As a Newly Qualified Teacher (NQT), it's common to experience stress caused by the pressure of your new responsibilities. To help you gain confidence, we're going to talk you through:

  • The important insights you need
  • The knowledge you'll need to use
  • The skills you will use in the classroom

Over the course of your training, you will have been introduced to a number of theories of learning, and in schools you will have observed a number of styles of teaching and gained some teaching experience. Once you've accepted your first NQT job it’s time to put these things into practice! Before your first day, it's likely that you'll be hit by the sudden realisation that this is your own class now – and this can really knock your confidence. To help you build your confidence, we've put together a list of some of the skills you'll need to demonstrate as an NQT, and some insights and knowledge to support you in becoming a successful teacher.

What knowledge is essential for an NQT to succeed?

You will need a strong grasp and firm understanding of the material you are to teach if you are going to be able to communicate it clearly, confidently and with enthusiasm. 

Time taken reviewing any gaps in your knowledge will be time well spent. Whilst it's helpful to have a broad understanding of your subject area, focus your energies on the areas that will be covered in the national curriculum for the year groups you are responsible for.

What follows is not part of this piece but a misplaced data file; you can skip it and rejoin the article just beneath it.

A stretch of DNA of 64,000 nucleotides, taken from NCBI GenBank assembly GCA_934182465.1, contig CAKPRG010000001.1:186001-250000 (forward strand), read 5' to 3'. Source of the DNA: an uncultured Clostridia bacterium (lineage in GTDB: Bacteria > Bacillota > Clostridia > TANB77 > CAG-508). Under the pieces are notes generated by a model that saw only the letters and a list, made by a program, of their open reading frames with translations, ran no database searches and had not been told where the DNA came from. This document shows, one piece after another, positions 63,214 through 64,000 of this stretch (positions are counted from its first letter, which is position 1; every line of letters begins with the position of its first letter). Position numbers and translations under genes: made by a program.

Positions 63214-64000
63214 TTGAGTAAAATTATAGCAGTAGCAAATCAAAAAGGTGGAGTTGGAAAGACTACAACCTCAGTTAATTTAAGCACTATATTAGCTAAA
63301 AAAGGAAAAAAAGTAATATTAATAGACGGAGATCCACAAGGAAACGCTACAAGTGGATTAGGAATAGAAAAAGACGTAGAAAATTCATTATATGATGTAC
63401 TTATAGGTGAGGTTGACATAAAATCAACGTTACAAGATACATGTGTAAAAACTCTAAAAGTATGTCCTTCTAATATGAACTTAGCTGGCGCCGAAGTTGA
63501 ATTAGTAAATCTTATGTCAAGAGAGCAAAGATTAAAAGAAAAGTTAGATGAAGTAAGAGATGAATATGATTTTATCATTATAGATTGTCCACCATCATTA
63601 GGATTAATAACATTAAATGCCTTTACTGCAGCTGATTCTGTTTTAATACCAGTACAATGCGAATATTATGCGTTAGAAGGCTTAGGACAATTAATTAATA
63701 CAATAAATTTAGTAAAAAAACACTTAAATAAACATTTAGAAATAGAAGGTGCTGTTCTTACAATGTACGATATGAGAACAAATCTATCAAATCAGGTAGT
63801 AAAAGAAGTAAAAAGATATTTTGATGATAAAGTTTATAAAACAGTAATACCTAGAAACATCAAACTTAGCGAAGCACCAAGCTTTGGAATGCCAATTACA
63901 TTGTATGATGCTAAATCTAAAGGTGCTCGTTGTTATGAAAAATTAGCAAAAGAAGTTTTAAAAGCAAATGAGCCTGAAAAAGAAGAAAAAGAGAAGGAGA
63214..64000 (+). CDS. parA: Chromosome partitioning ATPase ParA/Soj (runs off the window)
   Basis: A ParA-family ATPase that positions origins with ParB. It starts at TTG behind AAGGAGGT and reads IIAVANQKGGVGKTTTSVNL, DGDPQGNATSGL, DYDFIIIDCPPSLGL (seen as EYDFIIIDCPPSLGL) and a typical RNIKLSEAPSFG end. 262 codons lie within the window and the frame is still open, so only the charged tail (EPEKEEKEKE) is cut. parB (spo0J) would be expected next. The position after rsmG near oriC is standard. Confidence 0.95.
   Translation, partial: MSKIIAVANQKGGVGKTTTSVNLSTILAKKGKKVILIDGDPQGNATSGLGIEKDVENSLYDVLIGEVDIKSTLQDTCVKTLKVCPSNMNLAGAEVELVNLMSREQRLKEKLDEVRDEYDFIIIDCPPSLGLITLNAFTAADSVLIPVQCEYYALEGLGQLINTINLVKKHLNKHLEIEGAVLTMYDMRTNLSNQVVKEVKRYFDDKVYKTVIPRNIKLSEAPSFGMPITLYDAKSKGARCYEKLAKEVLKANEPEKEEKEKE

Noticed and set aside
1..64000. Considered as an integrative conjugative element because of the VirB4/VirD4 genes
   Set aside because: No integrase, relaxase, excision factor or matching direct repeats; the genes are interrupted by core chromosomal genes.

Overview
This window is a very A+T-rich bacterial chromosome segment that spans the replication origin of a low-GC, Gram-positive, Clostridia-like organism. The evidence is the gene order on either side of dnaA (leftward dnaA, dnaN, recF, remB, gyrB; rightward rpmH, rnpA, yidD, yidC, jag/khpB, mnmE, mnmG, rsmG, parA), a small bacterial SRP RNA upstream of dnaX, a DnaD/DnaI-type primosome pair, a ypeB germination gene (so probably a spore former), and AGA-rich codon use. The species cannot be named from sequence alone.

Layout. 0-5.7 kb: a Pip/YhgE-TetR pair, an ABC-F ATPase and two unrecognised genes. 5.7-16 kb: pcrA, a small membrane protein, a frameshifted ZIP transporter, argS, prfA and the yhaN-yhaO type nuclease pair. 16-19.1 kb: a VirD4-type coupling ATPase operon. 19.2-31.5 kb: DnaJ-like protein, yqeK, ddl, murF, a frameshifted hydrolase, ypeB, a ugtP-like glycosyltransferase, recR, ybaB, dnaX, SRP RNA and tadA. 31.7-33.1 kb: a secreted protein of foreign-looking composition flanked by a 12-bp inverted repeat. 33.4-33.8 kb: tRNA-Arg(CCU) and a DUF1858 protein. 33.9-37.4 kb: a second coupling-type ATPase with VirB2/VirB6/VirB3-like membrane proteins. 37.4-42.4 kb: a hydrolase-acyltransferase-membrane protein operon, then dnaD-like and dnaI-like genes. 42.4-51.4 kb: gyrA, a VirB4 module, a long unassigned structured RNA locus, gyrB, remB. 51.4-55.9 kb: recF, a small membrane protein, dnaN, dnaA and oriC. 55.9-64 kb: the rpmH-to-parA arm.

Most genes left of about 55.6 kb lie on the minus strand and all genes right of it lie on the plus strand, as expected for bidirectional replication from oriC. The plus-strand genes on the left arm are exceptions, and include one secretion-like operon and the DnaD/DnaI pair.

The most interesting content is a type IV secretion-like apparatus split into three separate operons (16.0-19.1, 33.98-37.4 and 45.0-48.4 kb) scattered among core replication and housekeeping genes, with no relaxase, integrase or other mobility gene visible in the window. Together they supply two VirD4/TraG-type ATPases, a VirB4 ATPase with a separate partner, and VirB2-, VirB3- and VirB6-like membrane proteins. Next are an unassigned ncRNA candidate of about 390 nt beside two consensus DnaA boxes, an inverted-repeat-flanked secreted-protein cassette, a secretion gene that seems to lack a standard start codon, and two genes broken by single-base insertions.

Alongside subject knowledge, pedagogical knowledge is also crucial. This means that teachers must know how children learn, and they must understand how various children learn differently. You'll have covered some of this in your training, and you will develop your knowledge as you move through your teaching career.

What skills are essential for an NQT to succeed?

Your knowledge of different learning styles must translate into a repertory of excellent communication skills. You need to explain the same material in different ways to accommodate different learning needs and preferences. 

Interpersonal skills are best acquired by adopting a reflective approach to your teaching practice. You must take note and learn what approaches work and which did not have the desired outcome.

Finally, as you will have discovered in your training placements, modern schools rely heavily on IT equipment to bring learning to life. Technological skills are essential if you are to make the most of the learning opportunities that technology offers!

The confident NQT.

Confidence, and how you deal with maintaining it, can be a critical factor in a successful first year of teaching. Whilst there are skills that you must already hold, and continue to develop, underpinning these must be that crucial sense of self-belief.

Dips in confidence can be used to develop yourself as a teacher: it is a sign that you are a reflective practitioner. It is important that you discuss these dips with colleagues or friends, and learn from them, so that they do not hinder you but spur you onwards in your career.